PMQs Review: The one with the substitute teachers

PUBLISHED: 14:36 24 April 2019 | UPDATED: 14:36 24 April 2019

De facto deputy prime minister David Lidington speaking at PMQs in the House of Commons (Pic: Parliament)

De facto deputy prime minister David Lidington speaking at PMQs in the House of Commons (Pic: Parliament)

Parliament

With Theresa May and Jeremy Corbyn away, their relatively competent deputies faced a subdued Commons.

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It was a quiet Commons for PMQs today, both aurally and in terms of the yawning gaps - particularly on the government benches - which only grew after the main action.

Theresa May and Jeremy Corbyn were both in Northern Ireland for the funeral of murdered journalist Lyra McKee. Ordinarily this would generate more light than heat: Lidington, unlike his boss, can think on his feet, and Thornberry, unlike her boss, has mastered the mystic skill of knowing where to place the stress in a sentence.

But for so many reasons - not just the murder of McKee, but the atrocity in Sri Lanka - this was a flat performance where, for the third PMQs in a row, Brexit took a back seat for most MPs.

After noting their sessions “usually involve trading a few jokes”, Thornberry - who it's worth remembering isn't actually her party's democratically elected deputy leader - put on her serious face.

“If the government is serious about putting the country first, the whole of our country, will the minister for the Cabinet Office accept that means finally getting serious about the cross-party negotiations and putting the option of a customs union on the table?,” she asked.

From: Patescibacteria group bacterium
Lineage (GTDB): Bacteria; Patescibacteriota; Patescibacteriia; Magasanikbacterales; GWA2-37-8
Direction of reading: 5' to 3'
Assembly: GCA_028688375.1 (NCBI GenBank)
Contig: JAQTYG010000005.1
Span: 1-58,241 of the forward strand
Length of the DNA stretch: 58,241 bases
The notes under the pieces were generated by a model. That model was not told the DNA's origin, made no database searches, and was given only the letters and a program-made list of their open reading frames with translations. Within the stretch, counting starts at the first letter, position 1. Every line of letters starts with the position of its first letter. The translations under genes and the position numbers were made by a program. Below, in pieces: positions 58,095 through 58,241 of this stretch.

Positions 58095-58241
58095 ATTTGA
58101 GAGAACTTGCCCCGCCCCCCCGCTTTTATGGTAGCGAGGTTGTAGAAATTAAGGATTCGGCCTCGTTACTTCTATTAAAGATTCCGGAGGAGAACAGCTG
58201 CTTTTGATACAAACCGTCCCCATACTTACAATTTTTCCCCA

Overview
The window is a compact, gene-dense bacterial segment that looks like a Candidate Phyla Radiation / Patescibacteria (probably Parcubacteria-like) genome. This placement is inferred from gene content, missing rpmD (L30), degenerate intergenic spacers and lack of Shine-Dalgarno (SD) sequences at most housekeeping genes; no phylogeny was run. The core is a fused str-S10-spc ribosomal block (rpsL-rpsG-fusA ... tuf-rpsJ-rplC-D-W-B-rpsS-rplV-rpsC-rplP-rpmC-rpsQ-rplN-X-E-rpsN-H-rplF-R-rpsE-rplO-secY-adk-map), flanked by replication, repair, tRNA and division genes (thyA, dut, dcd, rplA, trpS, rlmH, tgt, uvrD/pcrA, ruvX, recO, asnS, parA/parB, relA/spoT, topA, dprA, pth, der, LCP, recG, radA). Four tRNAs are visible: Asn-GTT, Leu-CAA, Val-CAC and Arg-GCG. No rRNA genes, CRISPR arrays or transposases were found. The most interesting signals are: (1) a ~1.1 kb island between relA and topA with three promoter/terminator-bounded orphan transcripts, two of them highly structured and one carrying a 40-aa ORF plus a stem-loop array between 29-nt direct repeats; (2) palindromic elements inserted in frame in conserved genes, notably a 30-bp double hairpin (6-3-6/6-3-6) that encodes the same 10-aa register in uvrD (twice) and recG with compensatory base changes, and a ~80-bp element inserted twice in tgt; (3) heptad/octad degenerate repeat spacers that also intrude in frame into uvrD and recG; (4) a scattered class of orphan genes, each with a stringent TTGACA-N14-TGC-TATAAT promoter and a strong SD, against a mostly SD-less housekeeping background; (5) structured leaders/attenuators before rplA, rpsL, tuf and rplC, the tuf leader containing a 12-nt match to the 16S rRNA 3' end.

Replying, Lidington,said: “The substance and the tone of those conversations between the government team and the opposition team have been constructive,” while presumably crossing his fingers and using his other hand to surreptitiously stick pin needles into an effigy of Seumas Milne behind his back.

Thornberry then theatrically listed six reasons why the Tories' mooted technical solution to the Northern Ireland border problem couldn't work - not unreasonably, six variations on the fact that literally no such thing exists on the planet anywhere. Lidington countered the government was investing £20m into it. £20m! £20m would get you a half-decent full-back from a Championship football club, not a groundbreaking technological solution to a potentially intractable geopolitical crisis.

Thornberry also criticised Donald Trump's forthcoming state visit.

“The government is going to spend millions giving Donald Trump the red carpet, golden carriage treatment in June,” she said.

“And maybe the state banquet might even be worth it so as long as he's forced to sit next to Greta Thunberg - or how about this, Greta on one side and David Attenborough on the other, that will be three hours well spent.” Well, not for Thunberg and Attenborough, you wouldn't have thought. What have they done to deserve that?

Lidington replied: “It's just two short years ago that [Thornberry] said of President Trump 'We should welcome the American president, we have to work with him'.

“I just wonder whether something has changed about the US administration or whether something has changed about her own leadership ambitions that causes her to alter her words in this way now.” Thornberry looked angry then retorted that it was the Conservatives having a leadership contest. Now Andrea Leadsom looked sad for some reason.

Elsewhere, the hardline Brexiteers largely bit their lips, tempered either by a sense of occasion or, more likely, that their favoured prey, May, was absent.

Tom Pursglove, a blowhard who was a councillor aged 18, rose to inform Lidington that “far from what some would have you believe, those of us who voted to leave knew exactly what we were voting for”. Pursglove doesn't believe climate change is a thing. He'll go far in the new Conservatives.

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